The Bureaucratization of the World in the Neoliberal Era
- Histogram of normal and no normal distribution
The Bureaucratization of the World in the Neoliberal Era, An International and Comparative Perspective
by Béatrice Hibou
Palgrave Macmillan, May 2015
At the point where Max Weber meets Michel Foucault, Béatrice Hibou analyzes the political dynamics underlying a set of norms, rules, and procedures that form contemporary beurocracy. Neoliberal bureaucracy is a vector of discipline and control: even more, it produces social and political indifference.
Under the pretext of depoliticization, this trend cannot hide the exercise of normalizing and excluding power. Bureaucratization is not something external to society: it unfolds through the very same actors who are its target and who, consciously or not, play an essential role in this process. Operating as it does through individuals, bureaucratization does not come 'from above': it is a much wider process of 'bureaucratic participation', a response to the need to voice material and vested interests and give answers to legitimate demands, as well as expressing the quest for efficiency, but it also reflects day-to-day conflicts and negotiations between actors. In this way, bureaucratic participation is constructed through power relations, and paradoxically relies on informalities that alone make the neoliberal art of government possible.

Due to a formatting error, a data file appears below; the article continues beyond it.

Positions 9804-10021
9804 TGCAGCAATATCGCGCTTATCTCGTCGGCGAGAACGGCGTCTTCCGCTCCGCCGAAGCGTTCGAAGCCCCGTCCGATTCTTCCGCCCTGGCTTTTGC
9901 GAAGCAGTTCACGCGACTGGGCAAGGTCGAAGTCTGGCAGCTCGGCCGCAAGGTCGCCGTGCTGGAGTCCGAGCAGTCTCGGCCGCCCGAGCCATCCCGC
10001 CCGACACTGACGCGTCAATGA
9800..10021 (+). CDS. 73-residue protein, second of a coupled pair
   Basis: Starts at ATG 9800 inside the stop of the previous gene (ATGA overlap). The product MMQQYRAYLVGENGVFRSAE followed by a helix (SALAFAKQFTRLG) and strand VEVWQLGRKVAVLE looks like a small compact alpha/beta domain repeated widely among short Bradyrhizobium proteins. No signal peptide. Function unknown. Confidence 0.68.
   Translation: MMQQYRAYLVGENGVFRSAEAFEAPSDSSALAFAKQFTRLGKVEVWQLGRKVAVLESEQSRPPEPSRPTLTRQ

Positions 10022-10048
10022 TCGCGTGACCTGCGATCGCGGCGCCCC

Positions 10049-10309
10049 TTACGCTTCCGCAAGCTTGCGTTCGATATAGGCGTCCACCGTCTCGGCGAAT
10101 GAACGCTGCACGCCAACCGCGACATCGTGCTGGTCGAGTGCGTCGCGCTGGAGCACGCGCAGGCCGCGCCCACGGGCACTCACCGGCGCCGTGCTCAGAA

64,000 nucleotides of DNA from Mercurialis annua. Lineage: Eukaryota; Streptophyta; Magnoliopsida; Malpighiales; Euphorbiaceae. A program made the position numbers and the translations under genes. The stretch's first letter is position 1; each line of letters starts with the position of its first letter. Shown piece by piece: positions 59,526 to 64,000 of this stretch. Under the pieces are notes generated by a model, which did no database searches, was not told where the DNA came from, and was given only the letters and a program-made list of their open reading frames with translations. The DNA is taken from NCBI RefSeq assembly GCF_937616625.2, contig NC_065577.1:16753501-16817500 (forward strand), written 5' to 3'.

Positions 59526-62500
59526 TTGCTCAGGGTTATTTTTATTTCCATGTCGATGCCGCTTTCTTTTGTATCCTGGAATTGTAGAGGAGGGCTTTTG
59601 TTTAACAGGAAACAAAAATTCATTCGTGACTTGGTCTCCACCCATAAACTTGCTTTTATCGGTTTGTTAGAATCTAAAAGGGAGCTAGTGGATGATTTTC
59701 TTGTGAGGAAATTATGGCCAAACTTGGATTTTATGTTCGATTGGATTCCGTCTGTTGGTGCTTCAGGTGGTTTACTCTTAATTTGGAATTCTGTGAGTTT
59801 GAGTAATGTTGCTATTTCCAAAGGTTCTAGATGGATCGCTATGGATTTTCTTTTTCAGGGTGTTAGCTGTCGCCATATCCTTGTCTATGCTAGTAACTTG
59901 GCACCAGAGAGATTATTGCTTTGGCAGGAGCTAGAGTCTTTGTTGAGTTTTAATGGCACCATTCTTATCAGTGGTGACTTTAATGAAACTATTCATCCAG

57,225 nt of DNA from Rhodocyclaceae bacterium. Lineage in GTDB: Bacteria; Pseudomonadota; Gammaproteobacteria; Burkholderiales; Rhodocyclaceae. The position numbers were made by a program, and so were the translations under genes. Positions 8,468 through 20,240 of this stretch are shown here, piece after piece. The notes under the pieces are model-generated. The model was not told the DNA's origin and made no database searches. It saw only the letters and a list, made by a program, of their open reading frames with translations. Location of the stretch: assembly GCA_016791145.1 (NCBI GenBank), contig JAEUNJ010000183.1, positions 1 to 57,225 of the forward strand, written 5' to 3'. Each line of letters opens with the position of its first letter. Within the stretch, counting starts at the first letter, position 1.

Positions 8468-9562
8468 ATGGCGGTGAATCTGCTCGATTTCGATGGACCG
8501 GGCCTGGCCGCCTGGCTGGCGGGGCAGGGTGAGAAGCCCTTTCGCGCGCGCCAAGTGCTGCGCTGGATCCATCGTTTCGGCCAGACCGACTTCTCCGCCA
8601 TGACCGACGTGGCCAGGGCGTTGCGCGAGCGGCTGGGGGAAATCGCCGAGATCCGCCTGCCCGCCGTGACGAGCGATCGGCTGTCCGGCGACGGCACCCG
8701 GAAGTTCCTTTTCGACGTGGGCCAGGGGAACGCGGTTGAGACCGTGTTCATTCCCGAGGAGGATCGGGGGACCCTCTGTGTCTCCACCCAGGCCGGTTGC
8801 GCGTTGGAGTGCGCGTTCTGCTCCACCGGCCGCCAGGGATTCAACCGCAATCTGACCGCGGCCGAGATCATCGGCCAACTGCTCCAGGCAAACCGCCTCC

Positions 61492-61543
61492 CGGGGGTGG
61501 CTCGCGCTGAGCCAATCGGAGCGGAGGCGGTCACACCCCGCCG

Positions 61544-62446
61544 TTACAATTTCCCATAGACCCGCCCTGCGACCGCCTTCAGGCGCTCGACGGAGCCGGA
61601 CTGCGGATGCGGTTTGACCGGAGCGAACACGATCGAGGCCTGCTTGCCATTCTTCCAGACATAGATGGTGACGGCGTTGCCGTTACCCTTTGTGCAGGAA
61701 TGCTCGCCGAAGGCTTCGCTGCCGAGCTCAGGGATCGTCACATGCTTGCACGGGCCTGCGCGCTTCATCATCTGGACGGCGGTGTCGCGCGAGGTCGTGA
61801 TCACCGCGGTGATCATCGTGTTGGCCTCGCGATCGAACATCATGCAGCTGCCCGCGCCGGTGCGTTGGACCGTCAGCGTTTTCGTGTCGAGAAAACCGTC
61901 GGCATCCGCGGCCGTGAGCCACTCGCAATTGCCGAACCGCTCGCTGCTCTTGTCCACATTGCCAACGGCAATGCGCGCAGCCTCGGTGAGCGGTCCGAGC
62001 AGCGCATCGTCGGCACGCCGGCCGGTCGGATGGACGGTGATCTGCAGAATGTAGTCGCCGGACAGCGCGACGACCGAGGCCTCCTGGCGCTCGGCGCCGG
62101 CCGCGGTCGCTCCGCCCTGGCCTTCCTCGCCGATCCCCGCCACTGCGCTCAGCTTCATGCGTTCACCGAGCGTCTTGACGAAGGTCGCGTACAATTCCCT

Béatrice Hibou is a CNRS researcher at the Sciences Po Centre for International Studies - CERI. Based on political economy, her comparative research focuses on imperial fabrics, State formation, political orders, modes of domination, collective action and comparative historical sociology of the economy. She also dedicates a number of studies to political organisation in Africa.
She has published a number of books related to these issues : The Force of Obedience: the Political Economy of Repression in Tunisia (2011, Cambridge) ; Privatizing the State (2004, Hurst-Columbia University Press) ; The Criminalization of the State in Africa (co-ed., 1998, Bloomington-Indiana University Press)